Hole core in superconductors and the origin of the Spin Meissner effect

arxiv: 1006.2347 (Los Alamos), Physica C 470, 635 (2010) dx.doi.org/10.1016/j.physc.2010.06.005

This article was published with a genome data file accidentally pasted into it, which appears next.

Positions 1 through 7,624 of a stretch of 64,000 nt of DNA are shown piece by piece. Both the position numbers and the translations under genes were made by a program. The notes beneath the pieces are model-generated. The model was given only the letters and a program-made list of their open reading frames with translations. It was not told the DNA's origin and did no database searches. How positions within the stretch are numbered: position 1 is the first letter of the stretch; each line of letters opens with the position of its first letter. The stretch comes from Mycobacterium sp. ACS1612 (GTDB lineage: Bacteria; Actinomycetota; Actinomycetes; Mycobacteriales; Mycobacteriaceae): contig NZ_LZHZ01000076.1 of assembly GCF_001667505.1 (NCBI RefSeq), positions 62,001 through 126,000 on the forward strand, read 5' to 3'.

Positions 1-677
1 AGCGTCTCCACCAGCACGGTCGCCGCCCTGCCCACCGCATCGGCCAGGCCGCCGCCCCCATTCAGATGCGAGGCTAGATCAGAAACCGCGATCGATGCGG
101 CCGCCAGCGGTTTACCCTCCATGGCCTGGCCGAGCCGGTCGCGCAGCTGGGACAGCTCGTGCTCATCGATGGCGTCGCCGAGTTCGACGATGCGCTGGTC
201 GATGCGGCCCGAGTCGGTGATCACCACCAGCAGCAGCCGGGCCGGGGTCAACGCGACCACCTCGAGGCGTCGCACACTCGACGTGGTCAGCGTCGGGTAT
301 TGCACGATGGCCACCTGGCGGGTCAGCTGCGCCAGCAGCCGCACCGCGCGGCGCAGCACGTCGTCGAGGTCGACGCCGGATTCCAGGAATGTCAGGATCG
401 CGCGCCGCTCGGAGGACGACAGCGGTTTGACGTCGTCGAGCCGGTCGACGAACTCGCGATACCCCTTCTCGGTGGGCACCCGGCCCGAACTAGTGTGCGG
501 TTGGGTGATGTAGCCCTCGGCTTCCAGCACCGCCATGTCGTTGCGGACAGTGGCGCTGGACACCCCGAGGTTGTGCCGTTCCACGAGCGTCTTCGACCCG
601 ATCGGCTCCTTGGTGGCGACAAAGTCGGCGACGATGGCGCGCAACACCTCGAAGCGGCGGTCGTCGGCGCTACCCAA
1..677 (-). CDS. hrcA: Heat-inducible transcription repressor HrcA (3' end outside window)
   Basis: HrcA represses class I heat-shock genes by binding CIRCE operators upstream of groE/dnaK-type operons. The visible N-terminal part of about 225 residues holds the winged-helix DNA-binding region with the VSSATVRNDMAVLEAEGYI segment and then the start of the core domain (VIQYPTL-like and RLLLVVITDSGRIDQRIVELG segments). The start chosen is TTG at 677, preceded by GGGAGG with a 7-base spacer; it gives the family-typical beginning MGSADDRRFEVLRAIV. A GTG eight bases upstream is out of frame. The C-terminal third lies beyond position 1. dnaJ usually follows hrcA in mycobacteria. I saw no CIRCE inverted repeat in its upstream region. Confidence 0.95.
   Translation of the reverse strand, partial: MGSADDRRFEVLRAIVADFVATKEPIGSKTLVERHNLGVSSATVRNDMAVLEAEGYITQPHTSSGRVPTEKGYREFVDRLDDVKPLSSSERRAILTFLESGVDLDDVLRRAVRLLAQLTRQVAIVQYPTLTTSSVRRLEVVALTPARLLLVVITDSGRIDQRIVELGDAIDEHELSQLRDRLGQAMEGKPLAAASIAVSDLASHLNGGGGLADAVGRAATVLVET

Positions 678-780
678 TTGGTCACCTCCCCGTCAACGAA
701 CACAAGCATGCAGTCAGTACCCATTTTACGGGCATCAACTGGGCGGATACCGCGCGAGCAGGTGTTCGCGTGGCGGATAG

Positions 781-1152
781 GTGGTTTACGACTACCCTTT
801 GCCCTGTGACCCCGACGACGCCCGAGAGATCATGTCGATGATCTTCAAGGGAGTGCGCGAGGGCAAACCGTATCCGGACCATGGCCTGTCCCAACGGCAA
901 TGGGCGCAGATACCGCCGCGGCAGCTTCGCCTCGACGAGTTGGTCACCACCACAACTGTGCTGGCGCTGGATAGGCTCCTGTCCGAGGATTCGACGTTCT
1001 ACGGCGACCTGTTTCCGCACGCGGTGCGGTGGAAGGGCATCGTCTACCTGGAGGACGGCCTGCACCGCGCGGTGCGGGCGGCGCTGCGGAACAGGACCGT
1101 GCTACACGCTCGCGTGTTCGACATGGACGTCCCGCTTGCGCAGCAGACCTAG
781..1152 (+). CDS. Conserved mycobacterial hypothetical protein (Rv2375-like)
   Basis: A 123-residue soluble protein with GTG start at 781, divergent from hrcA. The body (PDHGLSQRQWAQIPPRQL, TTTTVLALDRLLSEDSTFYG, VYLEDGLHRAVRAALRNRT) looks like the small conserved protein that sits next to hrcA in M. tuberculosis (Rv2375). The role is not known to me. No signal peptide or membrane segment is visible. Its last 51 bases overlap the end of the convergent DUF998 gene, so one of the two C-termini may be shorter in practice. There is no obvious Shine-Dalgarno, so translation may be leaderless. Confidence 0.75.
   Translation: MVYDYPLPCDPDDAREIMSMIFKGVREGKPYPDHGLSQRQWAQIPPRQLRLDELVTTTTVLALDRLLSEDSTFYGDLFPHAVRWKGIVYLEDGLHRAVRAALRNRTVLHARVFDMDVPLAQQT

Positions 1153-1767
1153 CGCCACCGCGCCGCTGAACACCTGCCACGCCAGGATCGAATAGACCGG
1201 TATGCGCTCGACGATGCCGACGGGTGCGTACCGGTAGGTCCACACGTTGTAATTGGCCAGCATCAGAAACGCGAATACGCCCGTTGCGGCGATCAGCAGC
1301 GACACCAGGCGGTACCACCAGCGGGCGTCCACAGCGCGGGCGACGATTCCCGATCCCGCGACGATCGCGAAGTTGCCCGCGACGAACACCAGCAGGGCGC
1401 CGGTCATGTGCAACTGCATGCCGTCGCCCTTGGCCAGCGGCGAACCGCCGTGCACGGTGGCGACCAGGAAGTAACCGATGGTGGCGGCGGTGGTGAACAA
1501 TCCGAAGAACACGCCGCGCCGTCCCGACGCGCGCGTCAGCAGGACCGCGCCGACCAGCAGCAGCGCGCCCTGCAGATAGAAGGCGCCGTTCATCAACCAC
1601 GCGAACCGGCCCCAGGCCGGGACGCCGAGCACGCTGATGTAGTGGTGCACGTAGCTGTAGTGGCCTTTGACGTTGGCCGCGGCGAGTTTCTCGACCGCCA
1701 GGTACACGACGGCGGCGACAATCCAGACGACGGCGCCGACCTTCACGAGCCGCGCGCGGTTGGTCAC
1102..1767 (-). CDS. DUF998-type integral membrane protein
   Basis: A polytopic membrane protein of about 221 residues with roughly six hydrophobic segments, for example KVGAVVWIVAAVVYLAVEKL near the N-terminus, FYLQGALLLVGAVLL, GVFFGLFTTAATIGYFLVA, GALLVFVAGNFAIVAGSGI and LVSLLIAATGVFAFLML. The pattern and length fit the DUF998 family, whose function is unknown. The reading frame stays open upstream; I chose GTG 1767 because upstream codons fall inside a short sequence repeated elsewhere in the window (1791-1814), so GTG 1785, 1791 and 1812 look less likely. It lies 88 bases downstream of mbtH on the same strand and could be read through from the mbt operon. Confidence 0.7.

It is proposed that superconductors possess a hidden `hole core' buried deep in the Fermi sea. The proposed hole core is a small region of the Brillouin zone (usually at the center of the zone) where the lowest energy states in the normal state reside. We propose that in the superconducting state these energy states become {\it singly occupied} with electrons of a definite spin helicity. In other words, that holes of a definite spin helicity condense from the top to the bottom of the band in the transition to superconductivity, and electrons of that spin helicity `float' on top of the hole core, thus becoming highly mobile. The hole core has radius $q_0=1/2\lambda_L$, with $\lambda_L$ the London penetration depth, and the electrons expelled from the hole core give an excess negative charge density within a London penetration depth of the real space surface of the superconductor. The hole core explains the development of a spin current in the transition to superconductivity (Spin Meissner effect) and the associated negative charge expulsion from the interior of metals in the transition to superconductivity, effects we have proposed in earlier work to exist in all superconductors and to be at the root of the Meissner effect.